CONSERVATIVE councillors threw their weight behind local communities to protect scenic countryside from being devastated by a proposed quarry. It was the latest twist in a near decade-long attempt to get permission for large-scale sand and gravel extraction on the banks of the Clyde and in the shadow of Tinto.
South Lanarkshire Council’s Planning Committee was asked to approve a new application for the quarry on Tuesday (1 May). Clydesdale East’s Tory councillors Alex Allison and Eric Holford, and SNP councillor Ian McAllan, appeared before the committee and urged elected members of all parties to reject the bid.
Cllr Allison said: “There is simply no public support for this quarry. We need to recognise a small community has raised £134,000 to fight the plans and submitted over 1,000 letters of objection.
“This development would likely ruin one of the most scenic parts of South Lanarkshire. Even after the 10 years of work finished, it would leave behind a clearly man-made lake visibly different from the surrounding landscape and detracting from the natural environment.
“This is the wrong site for a quarry. It is not wanted, it is not needed, and there are sound planning reasons for rejecting it.”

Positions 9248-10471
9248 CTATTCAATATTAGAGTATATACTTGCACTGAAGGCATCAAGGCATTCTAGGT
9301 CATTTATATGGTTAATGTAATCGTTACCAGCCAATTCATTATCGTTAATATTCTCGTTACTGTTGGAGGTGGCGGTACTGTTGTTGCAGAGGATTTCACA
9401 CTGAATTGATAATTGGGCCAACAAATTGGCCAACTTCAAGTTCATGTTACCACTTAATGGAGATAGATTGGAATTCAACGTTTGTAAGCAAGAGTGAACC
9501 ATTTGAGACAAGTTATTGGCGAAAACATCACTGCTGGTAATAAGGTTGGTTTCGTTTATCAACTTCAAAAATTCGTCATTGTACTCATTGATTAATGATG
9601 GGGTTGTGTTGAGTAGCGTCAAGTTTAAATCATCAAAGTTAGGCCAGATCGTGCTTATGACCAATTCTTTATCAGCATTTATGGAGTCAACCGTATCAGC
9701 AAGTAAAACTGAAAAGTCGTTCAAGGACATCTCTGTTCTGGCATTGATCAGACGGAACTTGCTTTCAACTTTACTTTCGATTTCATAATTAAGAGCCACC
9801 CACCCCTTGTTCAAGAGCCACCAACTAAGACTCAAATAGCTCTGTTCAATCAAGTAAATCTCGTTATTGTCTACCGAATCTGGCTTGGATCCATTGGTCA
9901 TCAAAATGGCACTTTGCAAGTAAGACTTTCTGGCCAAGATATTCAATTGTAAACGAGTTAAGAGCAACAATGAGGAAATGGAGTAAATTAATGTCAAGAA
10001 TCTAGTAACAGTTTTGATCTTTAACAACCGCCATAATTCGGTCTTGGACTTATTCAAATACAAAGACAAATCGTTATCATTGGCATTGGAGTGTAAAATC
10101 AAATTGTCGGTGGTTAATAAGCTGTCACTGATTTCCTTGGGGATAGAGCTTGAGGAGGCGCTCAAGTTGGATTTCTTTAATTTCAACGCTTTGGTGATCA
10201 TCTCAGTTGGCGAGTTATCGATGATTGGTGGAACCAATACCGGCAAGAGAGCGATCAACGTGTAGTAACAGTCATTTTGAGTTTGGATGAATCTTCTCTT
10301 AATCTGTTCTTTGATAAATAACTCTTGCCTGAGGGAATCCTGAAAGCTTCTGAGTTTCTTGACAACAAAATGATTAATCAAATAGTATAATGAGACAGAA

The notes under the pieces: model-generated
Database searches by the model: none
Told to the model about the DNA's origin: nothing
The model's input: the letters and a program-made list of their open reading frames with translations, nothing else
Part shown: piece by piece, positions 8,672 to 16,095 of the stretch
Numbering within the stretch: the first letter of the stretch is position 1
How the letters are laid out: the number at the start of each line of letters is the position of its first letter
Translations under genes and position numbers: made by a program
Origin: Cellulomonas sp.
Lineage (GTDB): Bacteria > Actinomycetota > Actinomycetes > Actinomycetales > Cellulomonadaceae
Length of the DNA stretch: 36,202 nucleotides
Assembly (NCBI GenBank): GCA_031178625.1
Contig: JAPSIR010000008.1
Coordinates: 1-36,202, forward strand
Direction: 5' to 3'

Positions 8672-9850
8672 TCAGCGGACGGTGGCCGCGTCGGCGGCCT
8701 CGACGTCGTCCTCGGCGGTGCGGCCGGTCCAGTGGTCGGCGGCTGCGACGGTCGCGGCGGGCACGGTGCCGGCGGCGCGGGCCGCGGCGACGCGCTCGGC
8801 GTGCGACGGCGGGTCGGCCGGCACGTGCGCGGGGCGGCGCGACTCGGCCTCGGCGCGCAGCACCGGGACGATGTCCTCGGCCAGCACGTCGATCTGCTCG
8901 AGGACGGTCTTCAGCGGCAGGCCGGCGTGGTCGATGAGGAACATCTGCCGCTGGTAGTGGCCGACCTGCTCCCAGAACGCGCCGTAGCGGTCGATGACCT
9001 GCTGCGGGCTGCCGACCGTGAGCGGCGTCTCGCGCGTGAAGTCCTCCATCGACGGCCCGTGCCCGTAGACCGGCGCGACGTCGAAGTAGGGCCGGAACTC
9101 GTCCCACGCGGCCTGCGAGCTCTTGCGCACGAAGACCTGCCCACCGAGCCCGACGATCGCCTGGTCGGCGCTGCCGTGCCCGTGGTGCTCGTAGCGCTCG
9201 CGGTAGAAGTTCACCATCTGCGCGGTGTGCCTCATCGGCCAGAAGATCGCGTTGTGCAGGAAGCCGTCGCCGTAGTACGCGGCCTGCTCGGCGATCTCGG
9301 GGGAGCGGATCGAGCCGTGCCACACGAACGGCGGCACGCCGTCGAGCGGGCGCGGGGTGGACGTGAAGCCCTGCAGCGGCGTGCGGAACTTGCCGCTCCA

Situated in a 34 hectare section of the Upper Clyde Valley and Tinto Special Landscape Area, the quarry would have fundamentally altered the character of the area,. It would also have endangered river-life and threatened local businesses.
The 10 year operation to dig more than three million tonnes of material would have seen 44 lorries a day carry sand and gravel through the rural communities. Proposal to fill the excavated land with water was said to risk creating an ideal breading-ground for invasive river species, which could devastate fish populations within the Clyde following any flooding.
Residents of the area have fought the plans since they were first submitted in 2009. Fears were high this latest bid to get approval would succeed however, after planning officers recommended they be accepted.
Cllr Holford told the committee: “This application is an attempt to wear down the community. Despite being rejected in two previous applications, a full hearing with the Scottish Government reporter, and in a judicial review, here it is back again.
“It seems there is a determination to grind down local opposition and the council’s resources. Elected representatives need to hold their nerve and reject it again. The community has had to live with the sword of Damocles hanging over their heads for nine years and that threat needs to be relieved once and for all.”
Elected representatives held firm and refused the latest application by 20 votes to two, with all five of the committee’s Conservative councillors among those voting to reject the plan. The decision was met with applause from residents who had gathered to watch proceedings.
Similar applications were rejected by the council 2010 and 2012, with appeals to overturn councillors’ decision rejected by both the Scottish Government and the Court of Session.
PICTURE: Simon Butterworth